Laugardaginn 16. febrúar klukkan 14:00 opnar Peter Alexander sýninguna "Putins Playground" í Deiglunni.
Sýningin stendur til 20. febrúar 2008


Putins Playground (The second cold war) P.R ALEXANDER

25 photographic constructions from a Siberian wasteland
Alexander's principle interests primarily concern architectural and therefore social isolation.
Buildings are seen as lonely giants, as lost children perhaps, unable to communicate with each other let alone a foreign visitor.

Their purpose as functioning pieces of social and political design become increasingly questionable, both with the passage of time and rapid industrialization of the economies which first created them.

Alexander's photographic techniques have been developed over the last 9 years, from mainly shooting documentary and reportage based works, in Venice, Budapest, Istanbul and Copenhagen to a tighter more critical control over far fewer subjects.

The framing of the building is crucial, demonstrating the relationship with its political context. no man is an island, a man once said, however Alexander draws strong parallels between his personal existence and the buildings he chooses to photograph.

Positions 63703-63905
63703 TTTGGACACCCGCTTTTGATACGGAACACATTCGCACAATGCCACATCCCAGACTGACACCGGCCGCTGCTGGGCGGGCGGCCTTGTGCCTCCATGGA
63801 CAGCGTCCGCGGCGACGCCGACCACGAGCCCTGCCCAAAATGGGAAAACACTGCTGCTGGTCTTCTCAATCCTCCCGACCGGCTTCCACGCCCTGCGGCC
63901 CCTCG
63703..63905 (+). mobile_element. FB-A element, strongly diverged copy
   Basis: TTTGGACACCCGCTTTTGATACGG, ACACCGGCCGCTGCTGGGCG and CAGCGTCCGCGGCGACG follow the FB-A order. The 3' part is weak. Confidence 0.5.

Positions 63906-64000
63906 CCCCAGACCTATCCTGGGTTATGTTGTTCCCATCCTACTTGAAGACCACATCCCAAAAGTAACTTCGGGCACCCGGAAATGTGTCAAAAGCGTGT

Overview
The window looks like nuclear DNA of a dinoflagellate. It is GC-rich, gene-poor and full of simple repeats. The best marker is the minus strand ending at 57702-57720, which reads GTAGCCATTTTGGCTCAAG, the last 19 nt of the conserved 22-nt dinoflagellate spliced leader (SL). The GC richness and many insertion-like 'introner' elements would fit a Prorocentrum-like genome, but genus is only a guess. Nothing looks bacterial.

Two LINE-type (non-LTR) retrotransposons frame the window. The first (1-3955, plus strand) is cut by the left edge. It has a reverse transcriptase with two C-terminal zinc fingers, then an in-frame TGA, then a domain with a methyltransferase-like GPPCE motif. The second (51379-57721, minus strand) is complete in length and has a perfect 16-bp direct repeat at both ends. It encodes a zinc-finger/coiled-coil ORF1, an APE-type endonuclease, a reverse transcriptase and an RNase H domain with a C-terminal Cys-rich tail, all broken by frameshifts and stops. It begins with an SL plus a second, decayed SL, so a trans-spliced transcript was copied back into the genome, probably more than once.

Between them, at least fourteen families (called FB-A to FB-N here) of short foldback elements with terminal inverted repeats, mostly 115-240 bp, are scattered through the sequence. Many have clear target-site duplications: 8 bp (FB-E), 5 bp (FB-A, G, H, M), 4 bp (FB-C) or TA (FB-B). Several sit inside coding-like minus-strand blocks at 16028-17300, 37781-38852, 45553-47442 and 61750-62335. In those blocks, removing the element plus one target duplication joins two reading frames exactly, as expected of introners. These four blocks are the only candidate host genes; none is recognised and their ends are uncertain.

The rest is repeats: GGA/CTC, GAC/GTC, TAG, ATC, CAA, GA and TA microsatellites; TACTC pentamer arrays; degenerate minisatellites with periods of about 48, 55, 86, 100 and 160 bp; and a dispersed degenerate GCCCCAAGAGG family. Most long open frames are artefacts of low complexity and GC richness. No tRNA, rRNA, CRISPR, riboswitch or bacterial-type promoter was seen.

Everyday life for him is extremely complicated, aware of the intellectual process involved in the conception and design of his subjects, he is uniquely positioned to extract the precise information from them with explicit clarity, removing what he sees as unnecessary or ugly, such as trees, people cars soft edges and background noise, making sense of madness.

The display and layout of the images, is as important as the mode of capture. His use of negative space, of anti spaces and anti shapes to underline important aspects of the building or space to allow the viewer to consider the importance of the architecture as he sees it.

A fiercely political interest in Russia and its modern history formed the basis for a 6 week photographic exploration from the Ukraine to Hong Kong, entirely alone with only 2 bags and tweed jacket. during these travels, Alexander was arrested twice, chased in a train station, barked at by teenagers, ejected from 7 hotels, over charged for a shoeshine and lost 1.5 stones.

The 25 works demonstrate not only the range of varied and interesting buildings erected during the post Stalin era, but look to the future, to prophesise a dystopian inevitability, that awaits the west.

Use of Scale is extremely important in Alexander's work, this becomes critical in a country such as Russia or China, where the rules do not apply,he readily exploits this becoming playful and witty with the buildings form, narrative and purpose. Where architectural technologies and fashions are largely unaffected by western influence and labour is cheap, materials are readily available buildings in Russia assume an almost neolithic status.

In what, still is, a giant sandpit for the impotent businessman, Alexander's portrayal of a modern Russia in decline is utterly compelling